Me had a case where an administrator installed a system with just 5GB allocated to /. Later he figured out the log files in /var is quickly growing up and / will fill up very soon. So far /var has logs of size 2GB. He just created another 10GB partition, copied the current contents of /var to it, then mounted the new partition on /var without deleting the current contents in /var.

This administrator did never document this event and quit the company. A new guy stepped in. Later, when he scanned the / filesystem (may be when the / was 100% next time) he found df and du output of / is different. (showing 2GB difference). You can imagine what is the cause?

The worst question is how a Technical Support Engineer figure this out? Wild guesses? But I had to.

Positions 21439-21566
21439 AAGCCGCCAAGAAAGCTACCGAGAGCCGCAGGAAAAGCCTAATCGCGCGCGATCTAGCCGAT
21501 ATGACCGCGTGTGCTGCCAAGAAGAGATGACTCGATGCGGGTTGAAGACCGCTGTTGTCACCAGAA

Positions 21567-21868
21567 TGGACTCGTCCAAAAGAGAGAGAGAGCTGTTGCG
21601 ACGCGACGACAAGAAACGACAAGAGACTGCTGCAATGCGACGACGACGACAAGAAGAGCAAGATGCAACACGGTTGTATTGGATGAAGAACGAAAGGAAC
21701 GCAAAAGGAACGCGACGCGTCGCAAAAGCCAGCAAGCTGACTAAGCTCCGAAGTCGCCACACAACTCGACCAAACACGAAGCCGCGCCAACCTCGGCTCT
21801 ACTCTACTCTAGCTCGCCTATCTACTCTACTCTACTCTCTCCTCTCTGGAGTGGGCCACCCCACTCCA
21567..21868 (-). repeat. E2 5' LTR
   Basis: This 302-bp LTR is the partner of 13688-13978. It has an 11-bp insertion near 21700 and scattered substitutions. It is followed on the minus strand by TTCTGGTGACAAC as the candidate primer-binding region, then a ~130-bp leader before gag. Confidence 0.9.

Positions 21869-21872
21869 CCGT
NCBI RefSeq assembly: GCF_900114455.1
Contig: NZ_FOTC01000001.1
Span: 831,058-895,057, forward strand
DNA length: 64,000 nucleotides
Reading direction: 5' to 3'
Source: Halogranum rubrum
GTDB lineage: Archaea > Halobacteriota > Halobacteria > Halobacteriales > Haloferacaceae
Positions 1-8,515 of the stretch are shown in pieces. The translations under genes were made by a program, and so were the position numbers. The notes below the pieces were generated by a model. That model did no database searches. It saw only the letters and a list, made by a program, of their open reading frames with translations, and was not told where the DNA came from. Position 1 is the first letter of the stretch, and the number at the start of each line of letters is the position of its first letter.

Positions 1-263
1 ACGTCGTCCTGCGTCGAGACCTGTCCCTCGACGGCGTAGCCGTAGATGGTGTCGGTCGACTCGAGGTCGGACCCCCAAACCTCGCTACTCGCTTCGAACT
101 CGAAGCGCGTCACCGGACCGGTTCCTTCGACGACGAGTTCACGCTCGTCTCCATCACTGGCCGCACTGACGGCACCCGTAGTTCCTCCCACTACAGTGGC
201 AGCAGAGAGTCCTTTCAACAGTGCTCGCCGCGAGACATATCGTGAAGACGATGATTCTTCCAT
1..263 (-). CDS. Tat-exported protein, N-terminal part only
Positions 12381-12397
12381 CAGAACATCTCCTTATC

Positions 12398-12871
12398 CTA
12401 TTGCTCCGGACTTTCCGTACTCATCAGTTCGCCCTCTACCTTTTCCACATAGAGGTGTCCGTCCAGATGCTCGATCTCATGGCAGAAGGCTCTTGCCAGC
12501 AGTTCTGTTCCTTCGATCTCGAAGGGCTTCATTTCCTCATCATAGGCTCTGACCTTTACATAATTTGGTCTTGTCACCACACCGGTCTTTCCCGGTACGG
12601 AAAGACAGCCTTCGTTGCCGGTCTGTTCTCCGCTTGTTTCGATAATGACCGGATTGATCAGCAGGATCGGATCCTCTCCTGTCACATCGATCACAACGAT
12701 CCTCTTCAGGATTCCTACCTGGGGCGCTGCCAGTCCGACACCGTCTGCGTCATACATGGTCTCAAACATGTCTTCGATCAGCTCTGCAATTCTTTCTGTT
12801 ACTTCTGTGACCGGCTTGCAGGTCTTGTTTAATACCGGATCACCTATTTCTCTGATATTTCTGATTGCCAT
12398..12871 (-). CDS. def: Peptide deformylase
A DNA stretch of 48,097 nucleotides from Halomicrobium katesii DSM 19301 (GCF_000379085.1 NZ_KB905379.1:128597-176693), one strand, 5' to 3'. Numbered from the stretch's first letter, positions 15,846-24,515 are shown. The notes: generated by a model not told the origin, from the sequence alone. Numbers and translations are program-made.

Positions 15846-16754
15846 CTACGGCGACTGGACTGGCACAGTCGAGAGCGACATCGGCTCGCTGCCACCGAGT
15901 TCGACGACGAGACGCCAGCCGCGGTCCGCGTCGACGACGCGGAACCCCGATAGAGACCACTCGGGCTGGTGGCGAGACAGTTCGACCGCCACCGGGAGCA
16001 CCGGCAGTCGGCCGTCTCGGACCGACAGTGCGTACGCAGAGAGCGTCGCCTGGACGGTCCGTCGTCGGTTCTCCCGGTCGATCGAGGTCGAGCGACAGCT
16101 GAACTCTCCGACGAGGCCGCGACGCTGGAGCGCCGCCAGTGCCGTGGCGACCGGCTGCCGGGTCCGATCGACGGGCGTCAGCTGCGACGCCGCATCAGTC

Tuesday, February 9, 2010

How to merge pdf files in Linux?

I was about to submit claims for my expenses. I had to scan the receipts and email them to blah blah blah. The scanner gave me multiple pdfs and I preferred to send only one pdf. I had to merge the pdfs and did that by using the below command in my Fedora 10 box.

# gs -dNOPAUSE -sDEVICE=pdfwrite -sOUTPUTFILE=merged.pdf -dBATCH first.pdf second.pdf

I got this solution through a search in the web.

Wednesday, January 20, 2010

"+" in the output of "ls -l" stands for what?

Today when I logged into one of my test system and did "ls -l /root", I found a "+" in the output against each file and directory immediately after the permission bits are displayed. One example is given below.

-rw-r-xr--+ 1 root root 151 Jul 31 20:38